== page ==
Good lord! Miss Wanda huffed as she hauled their bags from her trunk. Grace, what’s in your bag? It weighs a ton.

Grace didn’t answer. Up until a year ago, everything she’d owned hadn’t been enough to fill her bag more than a third of the way full. But now it was stuffed with important things she’d started collecting for when she and Hannah had their own home. The things weren’t new, but Grace would replace them after she got her first paycheck. Right now, inside the duffel bag were two slightly stained mugs rescued from a trash can at school, two forks and spoons taken from a church dinner when no one was watching, and a dented pot she’d found in the weeds behind a parking lot while waiting for Mrs. Henderson to finish a meeting. There were other things, too—a forgotten beach towel she’d found in a moldy box in the Hendersons’ garage, a shiny canister that had once held dog biscuits but had been thrown out when the seal had stretched, and other items, all ready for when she and Hannah were old enough to strike out on their own. Grace wished that time was now.

Face red from exertion, Miss Wanda dropped the duffel bags beside the car and took a deep breath. There. We’re unloaded. She proffered another fake smile. Smell that fresh air? This is much better than being in the city, isn’t it? I think you’ll like living with Mrs. Giano.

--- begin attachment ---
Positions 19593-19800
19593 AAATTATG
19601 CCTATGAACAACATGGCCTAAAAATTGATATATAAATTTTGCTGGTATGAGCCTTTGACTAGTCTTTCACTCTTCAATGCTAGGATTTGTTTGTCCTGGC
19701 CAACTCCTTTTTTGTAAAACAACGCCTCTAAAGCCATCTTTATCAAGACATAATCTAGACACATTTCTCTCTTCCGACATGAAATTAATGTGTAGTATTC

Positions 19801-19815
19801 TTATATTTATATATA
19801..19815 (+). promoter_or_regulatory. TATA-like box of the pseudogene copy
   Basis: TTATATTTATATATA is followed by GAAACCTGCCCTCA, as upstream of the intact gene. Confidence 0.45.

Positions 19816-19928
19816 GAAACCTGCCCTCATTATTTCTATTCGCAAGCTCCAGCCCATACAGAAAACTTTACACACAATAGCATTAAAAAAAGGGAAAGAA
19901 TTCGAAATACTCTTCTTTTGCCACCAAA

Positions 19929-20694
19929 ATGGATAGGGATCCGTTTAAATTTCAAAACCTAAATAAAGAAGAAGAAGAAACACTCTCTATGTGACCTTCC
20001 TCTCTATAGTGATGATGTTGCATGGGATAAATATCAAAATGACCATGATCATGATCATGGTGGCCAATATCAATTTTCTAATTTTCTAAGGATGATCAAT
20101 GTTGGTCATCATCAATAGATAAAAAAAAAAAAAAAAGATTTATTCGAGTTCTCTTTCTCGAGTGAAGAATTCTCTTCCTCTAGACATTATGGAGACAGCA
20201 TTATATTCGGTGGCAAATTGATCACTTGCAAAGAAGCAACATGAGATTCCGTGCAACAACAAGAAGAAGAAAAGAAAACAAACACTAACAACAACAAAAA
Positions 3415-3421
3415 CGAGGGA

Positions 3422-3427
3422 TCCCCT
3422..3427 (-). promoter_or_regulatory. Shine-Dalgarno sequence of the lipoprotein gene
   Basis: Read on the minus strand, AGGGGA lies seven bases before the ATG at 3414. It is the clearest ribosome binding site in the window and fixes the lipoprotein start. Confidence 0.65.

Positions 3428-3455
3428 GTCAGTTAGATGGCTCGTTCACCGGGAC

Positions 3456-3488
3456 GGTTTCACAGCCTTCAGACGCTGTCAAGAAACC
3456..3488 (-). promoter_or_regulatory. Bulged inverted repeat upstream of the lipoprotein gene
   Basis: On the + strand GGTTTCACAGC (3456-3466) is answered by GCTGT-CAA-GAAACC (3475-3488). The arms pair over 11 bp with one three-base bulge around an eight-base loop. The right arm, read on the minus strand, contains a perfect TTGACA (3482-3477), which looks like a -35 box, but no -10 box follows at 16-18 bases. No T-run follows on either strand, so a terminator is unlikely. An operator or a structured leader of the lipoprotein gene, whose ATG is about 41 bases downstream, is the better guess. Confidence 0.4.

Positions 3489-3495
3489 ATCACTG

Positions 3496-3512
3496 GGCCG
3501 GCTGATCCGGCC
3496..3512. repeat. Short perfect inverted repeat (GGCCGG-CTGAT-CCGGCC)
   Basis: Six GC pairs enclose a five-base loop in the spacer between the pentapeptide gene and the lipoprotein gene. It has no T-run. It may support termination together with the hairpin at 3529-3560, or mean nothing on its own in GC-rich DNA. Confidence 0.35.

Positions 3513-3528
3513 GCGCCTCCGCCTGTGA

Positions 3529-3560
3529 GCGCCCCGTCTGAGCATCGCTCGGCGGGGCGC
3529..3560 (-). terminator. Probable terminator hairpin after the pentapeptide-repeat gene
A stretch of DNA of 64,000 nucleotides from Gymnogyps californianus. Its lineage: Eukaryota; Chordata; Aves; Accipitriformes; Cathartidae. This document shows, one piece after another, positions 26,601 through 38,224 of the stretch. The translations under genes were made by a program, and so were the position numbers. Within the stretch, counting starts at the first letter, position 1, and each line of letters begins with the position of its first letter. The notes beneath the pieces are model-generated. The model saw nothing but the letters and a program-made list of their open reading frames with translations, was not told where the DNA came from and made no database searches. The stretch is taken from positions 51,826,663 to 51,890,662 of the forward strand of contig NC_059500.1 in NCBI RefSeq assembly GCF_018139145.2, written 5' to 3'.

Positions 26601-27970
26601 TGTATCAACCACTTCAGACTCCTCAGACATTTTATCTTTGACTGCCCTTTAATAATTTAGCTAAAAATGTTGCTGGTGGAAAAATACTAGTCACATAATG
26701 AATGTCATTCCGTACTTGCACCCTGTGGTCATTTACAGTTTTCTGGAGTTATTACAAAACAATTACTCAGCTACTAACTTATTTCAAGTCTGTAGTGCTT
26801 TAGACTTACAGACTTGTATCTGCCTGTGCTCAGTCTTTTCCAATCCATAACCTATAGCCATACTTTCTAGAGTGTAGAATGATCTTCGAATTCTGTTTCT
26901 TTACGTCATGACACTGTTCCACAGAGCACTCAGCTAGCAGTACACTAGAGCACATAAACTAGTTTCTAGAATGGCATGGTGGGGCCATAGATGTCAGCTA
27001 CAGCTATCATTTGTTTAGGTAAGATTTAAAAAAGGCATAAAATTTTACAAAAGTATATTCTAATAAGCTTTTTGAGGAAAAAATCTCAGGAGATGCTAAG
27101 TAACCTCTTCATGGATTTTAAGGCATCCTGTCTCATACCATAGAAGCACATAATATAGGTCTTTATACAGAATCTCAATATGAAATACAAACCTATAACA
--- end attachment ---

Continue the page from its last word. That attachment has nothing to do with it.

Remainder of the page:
Grace stared past her to the house, which, despite the cacophony of flowers in the yard, had a tired, baked-in-the-sun air. That’s not a house. It’s a shack.

Miss Wanda flushed. Grace Wheeler, you shut your mouth! Mrs. Giano may not be as well-off as some of the other foster parents, but she has a sufficient income and is very good with the children she takes. The caseworker hesitated and then added in a defensive tone, I’ve known Mrs. Giano since I was a little girl. In fact, I’m the one who talked her into being a foster parent. We grew up in the same town, and while she may be a little different, she’s kind and smart and . . . As Miss Wanda’s voice trailed off, her gaze moved to the house. After a moment, she added in a murmur, as if talking to herself, She’s special.